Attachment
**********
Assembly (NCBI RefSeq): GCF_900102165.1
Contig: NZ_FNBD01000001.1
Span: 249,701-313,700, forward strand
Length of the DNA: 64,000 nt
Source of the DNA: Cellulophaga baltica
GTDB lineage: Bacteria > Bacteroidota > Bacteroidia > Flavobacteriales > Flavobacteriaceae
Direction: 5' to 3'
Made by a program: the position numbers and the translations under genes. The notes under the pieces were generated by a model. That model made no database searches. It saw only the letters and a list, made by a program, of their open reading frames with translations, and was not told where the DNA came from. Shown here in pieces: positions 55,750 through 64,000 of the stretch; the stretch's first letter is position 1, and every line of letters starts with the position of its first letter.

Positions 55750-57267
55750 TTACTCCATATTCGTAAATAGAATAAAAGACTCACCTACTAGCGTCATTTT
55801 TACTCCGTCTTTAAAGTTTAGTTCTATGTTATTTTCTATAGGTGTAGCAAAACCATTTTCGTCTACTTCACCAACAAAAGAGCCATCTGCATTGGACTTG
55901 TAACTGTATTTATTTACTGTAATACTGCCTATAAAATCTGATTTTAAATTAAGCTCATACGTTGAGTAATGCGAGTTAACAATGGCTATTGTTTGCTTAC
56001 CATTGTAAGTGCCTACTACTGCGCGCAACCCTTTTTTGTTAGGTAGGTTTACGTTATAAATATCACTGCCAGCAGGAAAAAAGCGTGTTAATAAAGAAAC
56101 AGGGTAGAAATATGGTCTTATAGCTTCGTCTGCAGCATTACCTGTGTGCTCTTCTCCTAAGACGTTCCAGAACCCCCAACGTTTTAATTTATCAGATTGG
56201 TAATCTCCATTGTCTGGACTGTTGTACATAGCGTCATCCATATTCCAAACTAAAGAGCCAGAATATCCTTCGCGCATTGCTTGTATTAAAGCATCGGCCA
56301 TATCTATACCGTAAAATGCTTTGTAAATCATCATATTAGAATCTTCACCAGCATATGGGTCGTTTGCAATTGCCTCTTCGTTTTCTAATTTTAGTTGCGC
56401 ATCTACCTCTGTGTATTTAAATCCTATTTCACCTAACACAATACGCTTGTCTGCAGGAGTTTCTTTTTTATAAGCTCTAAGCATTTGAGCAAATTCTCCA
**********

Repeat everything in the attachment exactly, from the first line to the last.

Assembly (NCBI RefSeq): GCF_900102165.1
Contig: NZ_FNBD01000001.1
Span: 249,701-313,700, forward strand
Length of the DNA: 64,000 nt
Source of the DNA: Cellulophaga baltica
GTDB lineage: Bacteria > Bacteroidota > Bacteroidia > Flavobacteriales > Flavobacteriaceae
Direction: 5' to 3'
Made by a program: the position numbers and the translations under genes. The notes under the pieces were generated by a model. That model made no database searches. It saw only the letters and a list, made by a program, of their open reading frames with translations, and was not told where the DNA came from. Shown here in pieces: positions 55,750 through 64,000 of the stretch; the stretch's first letter is position 1, and every line of letters starts with the position of its first letter.

Positions 55750-57267
55750 TTACTCCATATTCGTAAATAGAATAAAAGACTCACCTACTAGCGTCATTTT
55801 TACTCCGTCTTTAAAGTTTAGTTCTATGTTATTTTCTATAGGTGTAGCAAAACCATTTTCGTCTACTTCACCAACAAAAGAGCCATCTGCATTGGACTTG
55901 TAACTGTATTTATTTACTGTAATACTGCCTATAAAATCTGATTTTAAATTAAGCTCATACGTTGAGTAATGCGAGTTAACAATGGCTATTGTTTGCTTAC
56001 CATTGTAAGTGCCTACTACTGCGCGCAACCCTTTTTTGTTAGGTAGGTTTACGTTATAAATATCACTGCCAGCAGGAAAAAAGCGTGTTAATAAAGAAAC
56101 AGGGTAGAAATATGGTCTTATAGCTTCGTCTGCAGCATTACCTGTGTGCTCTTCTCCTAAGACGTTCCAGAACCCCCAACGTTTTAATTTATCAGATTGG
56201 TAATCTCCATTGTCTGGACTGTTGTACATAGCGTCATCCATATTCCAAACTAAAGAGCCAGAATATCCTTCGCGCATTGCTTGTATTAAAGCATCGGCCA
56301 TATCTATACCGTAAAATGCTTTGTAAATCATCATATTAGAATCTTCACCAGCATATGGGTCGTTTGCAATTGCCTCTTCGTTTTCTAATTTTAGTTGCGC
56401 ATCTACCTCTGTGTATTTAAATCCTATTTCACCTAACACAATACGCTTGTCTGCAGGAGTTTCTTTTTTATAAGCTCTAAGCATTTGAGCAAATTCTCCA